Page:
As a result of the current land use in the project area the nature values are low up till now. Nevertheless the project area is important for some habitats and certain species of flora and fauna. The existing Xeric sand calcareous grassland (H6120*) in the Velperwaarden subarea is both on the national and international level very important. The majority of the Xeric sand calcareous grasslands (H6120*) in North-western Europe can be found in the Netherlands. In the Netherlands the habitat only covers 30 hectares of good quality and in total 100 hectares at the very most. The area of the habitat has been severely reduced in the last centuries as a result of river normalisation measures, sand extraction, residential building and agriculutral intensification.
Among the many species of breeding birds in the project are the Birds Directive species stonechat (Saxicola torquata, A224), kingfisher (Alcedo atthis, A229) and formerly corncrake (Crex crex, A122). However, from an avifaunistic point of view the area is primarily important for non-breeding bird species and especially water birs like waders, ducks and geese. Observed fish species in the river IJssel and Rozendaalse Beek include the Habitat Directive species sea lamprey (Lampetra planeri), river lamprey (Lampetra fluviatilis) and European bullhead (Cottus perifretum). The project area is also important for amphibians like natterjack toad (Bufo calamita, H1202).
Actions and means involved
In order to reach the objectives land purchase of areas that are currently in agricultural use forms a crucial part of the project. In total 65 hectares will be purchased, 17 hectares in the Koppenwaard and 48 hectares in the Velperwaarden.
Following the land purchase nature development measures will be carried out. The performed nature development measures are, among others:
- digging of the top soil in order to lower the ground level and to create open water
- digging of existing clay pits to prevent them from drying out
- creation of a marshy zone along the small stream Rozendaalse Beek
- restoration of the characteristic hedge pattern by planting (mainly hawthorn).
Besides of the measures that focus on the habitats the improvement of recreation facilities and recreational zoning is an important part of the project. Enhancing the accessibility of the project area for the public will enlarge the regional support for the project. The measures for visitors consist of the building of a bird observatory (including entry path), placing wooden benches at viewpoints, restoration and extension of a footpath (subarea Koppenwaard) and shortcuts to the river IJssel.
After the project period the results of the preceding actions will be continued and guaranteed by setting up a proper continuation management. This management mainly consists of grassland management by grazing with cattle of local farmers and/or mowing. Management not performed by farmers can be carried out by contractors, own employees of Natuurmonumenten and/or volunteers. Management of forests is limited to mowing and interplanting of perishing trees and shrubs in the primary stage of development. Alluvial forests are expected to develop by natural generation.
Expected results (outputs and quantified achievements)
The target habitats cover an area of in total 104 hectares. Of this area 9 hectares already comprise the targeted habitat and only land purchase is applicable here to safeguard the habitats for the future. The area of target habitats increases with about 95 hectares after implementation of the project. In the case of the habitats Xeric sand calcareous grasslands (H6120*) and Lowland hay meadows - Alopecurus pratensis, Sanguisorba officinalis (H6510) respectively 9 hectares and 40 hectares will develop by grazing and/or mowing management after the land purchase. No active measures (C-actions) are carried out here. For a large part this management will take place after the project period.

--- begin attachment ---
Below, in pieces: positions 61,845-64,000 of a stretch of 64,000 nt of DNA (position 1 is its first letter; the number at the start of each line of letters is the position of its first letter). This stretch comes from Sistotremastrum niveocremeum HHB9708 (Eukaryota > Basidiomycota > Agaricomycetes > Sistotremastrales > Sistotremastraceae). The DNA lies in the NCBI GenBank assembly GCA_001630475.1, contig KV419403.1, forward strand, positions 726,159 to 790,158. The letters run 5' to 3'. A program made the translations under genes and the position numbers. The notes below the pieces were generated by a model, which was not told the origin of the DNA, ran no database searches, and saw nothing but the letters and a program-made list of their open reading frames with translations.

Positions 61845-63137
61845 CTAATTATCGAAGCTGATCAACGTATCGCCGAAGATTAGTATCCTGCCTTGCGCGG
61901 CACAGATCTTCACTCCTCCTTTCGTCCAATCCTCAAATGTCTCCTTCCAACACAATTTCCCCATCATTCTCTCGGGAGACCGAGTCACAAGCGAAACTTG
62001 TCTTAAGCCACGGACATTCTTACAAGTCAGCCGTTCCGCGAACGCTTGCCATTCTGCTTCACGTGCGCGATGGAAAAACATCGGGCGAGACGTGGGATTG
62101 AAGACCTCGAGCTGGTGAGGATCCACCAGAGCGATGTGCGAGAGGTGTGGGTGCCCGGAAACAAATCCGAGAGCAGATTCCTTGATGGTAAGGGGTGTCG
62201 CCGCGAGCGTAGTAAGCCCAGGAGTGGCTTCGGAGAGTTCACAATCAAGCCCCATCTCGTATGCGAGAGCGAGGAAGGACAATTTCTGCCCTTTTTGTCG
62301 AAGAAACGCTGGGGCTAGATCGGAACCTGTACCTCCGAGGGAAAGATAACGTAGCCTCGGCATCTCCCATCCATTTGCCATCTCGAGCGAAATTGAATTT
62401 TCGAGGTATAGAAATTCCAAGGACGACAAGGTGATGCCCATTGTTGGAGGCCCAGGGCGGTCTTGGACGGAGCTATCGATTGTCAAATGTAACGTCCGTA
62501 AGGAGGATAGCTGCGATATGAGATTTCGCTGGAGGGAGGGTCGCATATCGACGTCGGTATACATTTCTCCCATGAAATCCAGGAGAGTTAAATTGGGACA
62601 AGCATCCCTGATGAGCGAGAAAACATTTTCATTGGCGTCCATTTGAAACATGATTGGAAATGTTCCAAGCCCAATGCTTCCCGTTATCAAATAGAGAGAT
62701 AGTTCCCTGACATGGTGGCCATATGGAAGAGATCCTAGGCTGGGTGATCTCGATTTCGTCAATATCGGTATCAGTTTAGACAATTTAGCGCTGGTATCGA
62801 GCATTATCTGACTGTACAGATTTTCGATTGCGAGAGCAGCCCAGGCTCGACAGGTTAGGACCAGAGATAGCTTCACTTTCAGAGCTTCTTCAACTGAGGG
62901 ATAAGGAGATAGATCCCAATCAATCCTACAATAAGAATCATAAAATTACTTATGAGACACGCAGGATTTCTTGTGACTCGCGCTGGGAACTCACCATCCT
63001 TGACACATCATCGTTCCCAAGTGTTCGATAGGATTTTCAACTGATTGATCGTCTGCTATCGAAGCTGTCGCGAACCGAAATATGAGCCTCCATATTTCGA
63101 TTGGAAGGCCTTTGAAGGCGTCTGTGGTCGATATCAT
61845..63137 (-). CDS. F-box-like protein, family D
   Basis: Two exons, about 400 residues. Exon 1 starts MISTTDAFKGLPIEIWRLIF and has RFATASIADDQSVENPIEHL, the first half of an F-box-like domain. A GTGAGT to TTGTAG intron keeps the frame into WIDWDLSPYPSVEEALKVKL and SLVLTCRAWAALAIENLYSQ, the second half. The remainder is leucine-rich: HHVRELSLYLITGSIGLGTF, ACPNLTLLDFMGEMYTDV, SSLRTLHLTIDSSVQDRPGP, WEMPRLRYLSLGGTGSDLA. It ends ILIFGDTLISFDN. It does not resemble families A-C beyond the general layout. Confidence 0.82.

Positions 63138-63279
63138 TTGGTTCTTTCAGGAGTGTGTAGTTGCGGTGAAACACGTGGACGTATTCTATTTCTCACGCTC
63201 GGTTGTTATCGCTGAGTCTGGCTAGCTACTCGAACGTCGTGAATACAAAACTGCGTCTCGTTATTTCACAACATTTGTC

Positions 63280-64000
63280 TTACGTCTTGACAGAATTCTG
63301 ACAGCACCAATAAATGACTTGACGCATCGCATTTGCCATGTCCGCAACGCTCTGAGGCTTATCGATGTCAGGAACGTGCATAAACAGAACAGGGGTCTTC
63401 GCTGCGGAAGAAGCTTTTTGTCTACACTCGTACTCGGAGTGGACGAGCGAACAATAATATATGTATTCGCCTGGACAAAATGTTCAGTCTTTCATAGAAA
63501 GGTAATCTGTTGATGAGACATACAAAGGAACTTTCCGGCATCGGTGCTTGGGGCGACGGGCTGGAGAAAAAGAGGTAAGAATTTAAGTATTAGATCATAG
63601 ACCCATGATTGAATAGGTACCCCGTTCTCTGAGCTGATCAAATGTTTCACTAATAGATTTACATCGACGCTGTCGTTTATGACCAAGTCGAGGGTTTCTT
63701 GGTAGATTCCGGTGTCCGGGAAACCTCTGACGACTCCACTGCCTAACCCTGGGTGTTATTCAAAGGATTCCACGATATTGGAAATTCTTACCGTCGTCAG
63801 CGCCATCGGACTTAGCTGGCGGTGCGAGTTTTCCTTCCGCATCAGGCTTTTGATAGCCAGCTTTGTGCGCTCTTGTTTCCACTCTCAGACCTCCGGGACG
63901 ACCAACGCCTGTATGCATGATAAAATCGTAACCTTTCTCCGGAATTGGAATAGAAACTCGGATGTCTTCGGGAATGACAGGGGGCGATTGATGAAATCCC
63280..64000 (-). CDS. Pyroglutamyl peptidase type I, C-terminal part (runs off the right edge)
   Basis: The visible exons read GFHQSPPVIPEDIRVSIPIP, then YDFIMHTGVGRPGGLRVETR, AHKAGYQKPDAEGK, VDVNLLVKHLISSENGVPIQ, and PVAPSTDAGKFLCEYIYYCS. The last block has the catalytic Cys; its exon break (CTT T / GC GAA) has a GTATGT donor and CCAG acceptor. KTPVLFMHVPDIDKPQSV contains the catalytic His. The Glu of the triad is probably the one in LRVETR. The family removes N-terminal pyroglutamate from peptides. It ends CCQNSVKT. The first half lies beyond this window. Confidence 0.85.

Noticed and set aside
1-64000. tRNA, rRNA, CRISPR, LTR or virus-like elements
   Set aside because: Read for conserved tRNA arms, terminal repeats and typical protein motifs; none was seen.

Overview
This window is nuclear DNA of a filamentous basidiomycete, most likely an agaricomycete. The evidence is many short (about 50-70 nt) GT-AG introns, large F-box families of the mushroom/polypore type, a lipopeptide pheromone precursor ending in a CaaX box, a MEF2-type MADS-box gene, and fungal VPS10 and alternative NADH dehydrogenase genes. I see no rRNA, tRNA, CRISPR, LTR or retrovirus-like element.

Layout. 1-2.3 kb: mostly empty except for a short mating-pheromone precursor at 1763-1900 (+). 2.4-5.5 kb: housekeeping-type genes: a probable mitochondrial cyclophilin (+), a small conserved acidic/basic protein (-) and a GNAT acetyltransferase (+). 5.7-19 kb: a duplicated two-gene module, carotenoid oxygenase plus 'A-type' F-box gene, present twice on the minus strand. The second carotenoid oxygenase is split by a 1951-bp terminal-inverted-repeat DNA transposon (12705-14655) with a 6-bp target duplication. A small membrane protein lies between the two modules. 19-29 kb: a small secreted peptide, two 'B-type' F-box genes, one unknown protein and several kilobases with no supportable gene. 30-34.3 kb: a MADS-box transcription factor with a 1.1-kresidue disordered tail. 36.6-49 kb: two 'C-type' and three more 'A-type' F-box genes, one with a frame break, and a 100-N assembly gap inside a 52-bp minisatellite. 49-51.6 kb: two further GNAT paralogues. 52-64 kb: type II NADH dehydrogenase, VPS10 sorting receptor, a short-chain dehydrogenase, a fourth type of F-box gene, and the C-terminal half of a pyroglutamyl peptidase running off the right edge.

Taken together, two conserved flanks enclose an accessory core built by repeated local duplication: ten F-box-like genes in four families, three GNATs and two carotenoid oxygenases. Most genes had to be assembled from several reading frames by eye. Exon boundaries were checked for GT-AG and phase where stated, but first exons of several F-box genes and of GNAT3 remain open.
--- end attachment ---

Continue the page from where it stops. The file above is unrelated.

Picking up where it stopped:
The added areas per habitat are:
- H3150: 19,5 ha
- H3270: 4 ha
- H6120: 10 ha
- H6510: 66,5 ha
- H91E0: 3 ha
- H91F0: 1 ha
In total: 104 ha
Above mentioned hectares per habitat are approximate. The exact areas that will be realised depend on the outcome of the detailed plan that will be made before the start of execution of the nature development measures.
From the perspective of water safety and climate change the measures increase the water storage capacity in the floodplains and thus reduce the risk of flooding elsewhere. Furthermore, the measures prevent habitats from drying out during summer. Finally, the measures improve the spatial connection of habitats and populations of species that are susceptible to climate change.
The recreational measures result in a bird observatory, a partly restored and extended footpath (Koppenwaard), shortcuts to the river IJssel and other improved facilities for visitors (e.g. wooden benches at viewpoints).
Both the present situation and the impact of the restoration actions will be determined by monitoring. The monitoring data can also be used to evaluate and, if necessary, adjust the management. The monitoring of flora consists of a survey on (Natura2000) target species and species of the Dutch Red List. Fauna monitoring to the conducted includes breeding and non-breeding birds, amphibians and fish. Abiotic data on floodplain heights, sedimentation/erosion, water quality and water levels of the river IJssel are obtained from Rijkswaterstaat through their long-lasting monitoring network.
Climate change adaptation project
This LIFE-project gives concrete shape to the realisation of the more extensive project Rivierklimaatpark IJsselpoort. Rivierklimaatpark IJsselpoort aims at a future-proof, climate change adapted spatial development in the upper floodplains of the river IJssel by buffering and minimising the effects of climate change.
From the viewpoint of water safety and climate change adapted management the execution of this LIFE-project increases the water storage capacity in the floodplains and thus reduce the risks of flooding elsewhere. Furthermore the measures prevent habitats from drying out during summer. Finally, the measures improve the spatial connection of habitats and populations of species that are susceptible to climate change.